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Factors impacting on reading difficulties of the students at the College of Micronesia
“Why are the students at the College of Micronesia having problems understanding their academic texts and materials?” That is the question that this study explores through extensive interviews with professors and students, and more than 400 reading proficiency tests. This study finds that Micronesian students have difficulties with several aspects of reading, and that there are a multitude of factors that contribute to the problem. Those factors fall into the following areas: language, educational background, culture, motivation, learning and reading strategies of the students; and the teaching methodologies, institutional policies and sociopolitical conditions of the school. The study concludes by recommending to the faculty to directly teach metacognitive reading strategies in all areas of instruction, to adapt the content, language and level of the materials to the educational and cultural characteristics of the students, and to adapt methodologies to the Micronesian learning style. The new role of college instructors should not be to impart a list of foreign facts, but to serve as a bridge between the culture and academic background of the students and the culture and content of their textbooks. Seen from this perspective reading for Micronesians will become an active interaction between their world and the world of the writer, and no longer an oppressive memorization of meaningless facts.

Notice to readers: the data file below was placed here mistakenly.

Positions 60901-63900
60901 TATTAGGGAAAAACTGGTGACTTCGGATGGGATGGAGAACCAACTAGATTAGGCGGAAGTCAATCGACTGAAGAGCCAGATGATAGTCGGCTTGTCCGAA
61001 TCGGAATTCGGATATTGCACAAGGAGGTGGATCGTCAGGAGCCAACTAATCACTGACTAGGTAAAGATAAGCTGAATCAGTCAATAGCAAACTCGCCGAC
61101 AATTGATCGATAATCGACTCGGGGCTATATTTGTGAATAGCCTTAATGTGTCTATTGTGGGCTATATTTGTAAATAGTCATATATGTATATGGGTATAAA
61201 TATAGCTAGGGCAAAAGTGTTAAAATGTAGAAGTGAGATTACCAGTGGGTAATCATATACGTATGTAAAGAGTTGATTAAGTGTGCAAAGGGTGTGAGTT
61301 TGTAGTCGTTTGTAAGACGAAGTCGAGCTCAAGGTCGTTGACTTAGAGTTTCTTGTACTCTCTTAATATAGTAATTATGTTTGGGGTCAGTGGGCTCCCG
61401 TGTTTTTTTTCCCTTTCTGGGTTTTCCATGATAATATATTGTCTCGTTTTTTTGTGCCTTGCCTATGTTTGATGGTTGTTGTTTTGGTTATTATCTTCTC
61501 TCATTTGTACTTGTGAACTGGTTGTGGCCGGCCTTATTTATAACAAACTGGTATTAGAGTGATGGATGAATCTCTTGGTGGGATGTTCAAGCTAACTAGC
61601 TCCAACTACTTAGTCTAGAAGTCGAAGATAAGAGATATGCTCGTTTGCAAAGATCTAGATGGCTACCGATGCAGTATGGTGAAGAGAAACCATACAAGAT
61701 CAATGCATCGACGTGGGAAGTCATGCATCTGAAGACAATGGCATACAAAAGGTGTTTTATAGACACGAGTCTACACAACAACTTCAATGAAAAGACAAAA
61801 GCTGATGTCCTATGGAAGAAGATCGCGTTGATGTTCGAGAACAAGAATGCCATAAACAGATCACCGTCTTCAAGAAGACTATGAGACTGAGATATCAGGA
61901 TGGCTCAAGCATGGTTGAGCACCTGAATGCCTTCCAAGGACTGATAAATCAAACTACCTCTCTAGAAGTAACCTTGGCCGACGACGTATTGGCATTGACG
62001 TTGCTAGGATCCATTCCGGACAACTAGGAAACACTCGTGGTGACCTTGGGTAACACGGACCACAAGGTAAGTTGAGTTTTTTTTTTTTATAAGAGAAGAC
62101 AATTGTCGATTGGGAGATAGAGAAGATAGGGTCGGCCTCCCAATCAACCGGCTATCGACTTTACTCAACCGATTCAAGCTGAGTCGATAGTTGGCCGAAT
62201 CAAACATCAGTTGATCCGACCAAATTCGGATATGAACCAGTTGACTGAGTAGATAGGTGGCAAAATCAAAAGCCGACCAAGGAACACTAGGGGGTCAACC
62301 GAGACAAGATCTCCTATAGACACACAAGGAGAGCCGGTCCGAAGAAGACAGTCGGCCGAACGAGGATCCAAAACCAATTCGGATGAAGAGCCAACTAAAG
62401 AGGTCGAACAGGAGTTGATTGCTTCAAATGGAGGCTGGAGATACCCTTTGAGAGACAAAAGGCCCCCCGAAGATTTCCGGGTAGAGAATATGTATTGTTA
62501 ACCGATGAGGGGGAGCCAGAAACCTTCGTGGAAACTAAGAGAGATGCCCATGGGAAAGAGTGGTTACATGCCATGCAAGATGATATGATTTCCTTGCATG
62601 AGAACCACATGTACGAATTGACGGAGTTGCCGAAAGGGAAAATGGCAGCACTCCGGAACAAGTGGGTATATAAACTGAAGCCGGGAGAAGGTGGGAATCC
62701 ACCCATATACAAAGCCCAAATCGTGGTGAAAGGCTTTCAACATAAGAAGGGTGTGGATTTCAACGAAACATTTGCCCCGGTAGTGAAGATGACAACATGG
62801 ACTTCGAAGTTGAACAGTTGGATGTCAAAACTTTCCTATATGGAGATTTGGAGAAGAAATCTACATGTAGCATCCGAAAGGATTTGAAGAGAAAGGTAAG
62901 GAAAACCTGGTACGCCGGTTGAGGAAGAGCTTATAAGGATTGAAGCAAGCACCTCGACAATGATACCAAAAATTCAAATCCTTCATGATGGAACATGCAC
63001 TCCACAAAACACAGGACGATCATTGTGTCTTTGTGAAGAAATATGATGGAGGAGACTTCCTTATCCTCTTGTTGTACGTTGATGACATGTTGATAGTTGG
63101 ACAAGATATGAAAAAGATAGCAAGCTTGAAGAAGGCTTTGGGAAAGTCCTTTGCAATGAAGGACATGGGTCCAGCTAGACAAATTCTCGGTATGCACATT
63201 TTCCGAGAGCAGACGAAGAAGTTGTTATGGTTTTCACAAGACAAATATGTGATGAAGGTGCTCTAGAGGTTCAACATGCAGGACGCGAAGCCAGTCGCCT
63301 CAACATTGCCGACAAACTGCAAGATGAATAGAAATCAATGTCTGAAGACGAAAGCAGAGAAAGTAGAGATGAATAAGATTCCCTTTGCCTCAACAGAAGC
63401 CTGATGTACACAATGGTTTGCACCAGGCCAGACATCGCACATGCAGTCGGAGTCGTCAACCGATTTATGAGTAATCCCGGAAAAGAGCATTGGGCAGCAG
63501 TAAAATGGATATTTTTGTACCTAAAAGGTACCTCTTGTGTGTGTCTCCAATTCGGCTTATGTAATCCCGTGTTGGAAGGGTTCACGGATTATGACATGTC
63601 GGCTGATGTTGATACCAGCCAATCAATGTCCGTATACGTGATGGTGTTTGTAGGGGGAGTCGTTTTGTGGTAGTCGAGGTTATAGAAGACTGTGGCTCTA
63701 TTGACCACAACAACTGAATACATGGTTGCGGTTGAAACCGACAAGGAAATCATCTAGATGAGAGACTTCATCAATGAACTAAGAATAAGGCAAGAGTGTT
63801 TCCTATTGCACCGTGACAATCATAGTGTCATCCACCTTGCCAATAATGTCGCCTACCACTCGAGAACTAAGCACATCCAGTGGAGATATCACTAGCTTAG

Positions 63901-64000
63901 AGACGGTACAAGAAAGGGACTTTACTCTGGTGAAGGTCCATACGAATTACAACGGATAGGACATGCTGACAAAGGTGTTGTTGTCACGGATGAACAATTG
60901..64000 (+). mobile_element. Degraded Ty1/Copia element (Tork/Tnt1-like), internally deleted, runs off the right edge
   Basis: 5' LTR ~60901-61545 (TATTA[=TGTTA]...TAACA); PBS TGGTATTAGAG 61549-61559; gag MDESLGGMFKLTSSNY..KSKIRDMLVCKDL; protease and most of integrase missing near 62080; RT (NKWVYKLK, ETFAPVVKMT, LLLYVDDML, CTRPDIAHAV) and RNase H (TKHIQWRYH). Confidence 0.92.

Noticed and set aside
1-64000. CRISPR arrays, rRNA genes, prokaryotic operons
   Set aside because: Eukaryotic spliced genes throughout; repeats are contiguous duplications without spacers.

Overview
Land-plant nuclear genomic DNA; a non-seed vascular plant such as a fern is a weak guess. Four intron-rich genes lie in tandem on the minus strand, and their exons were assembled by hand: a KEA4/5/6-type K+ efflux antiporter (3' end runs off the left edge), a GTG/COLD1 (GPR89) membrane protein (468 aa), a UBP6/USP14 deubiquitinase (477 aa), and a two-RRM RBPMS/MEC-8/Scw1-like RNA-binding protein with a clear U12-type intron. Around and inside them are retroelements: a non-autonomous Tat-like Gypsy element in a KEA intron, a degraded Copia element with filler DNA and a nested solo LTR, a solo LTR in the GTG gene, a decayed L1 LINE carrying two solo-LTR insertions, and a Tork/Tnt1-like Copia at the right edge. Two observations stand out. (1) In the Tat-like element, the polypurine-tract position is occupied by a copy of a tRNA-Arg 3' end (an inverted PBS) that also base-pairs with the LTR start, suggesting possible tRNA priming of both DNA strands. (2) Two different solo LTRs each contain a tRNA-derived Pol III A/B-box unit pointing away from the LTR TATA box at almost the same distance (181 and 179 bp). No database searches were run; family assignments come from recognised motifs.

Literacy|Reading instruction|Higher education|Educational psychology
Suhm, Marisa Estrada, "Factors impacting on reading difficulties of the students at the College of Micronesia" (1999). Doctoral Dissertations Available from Proquest. AAI9920654.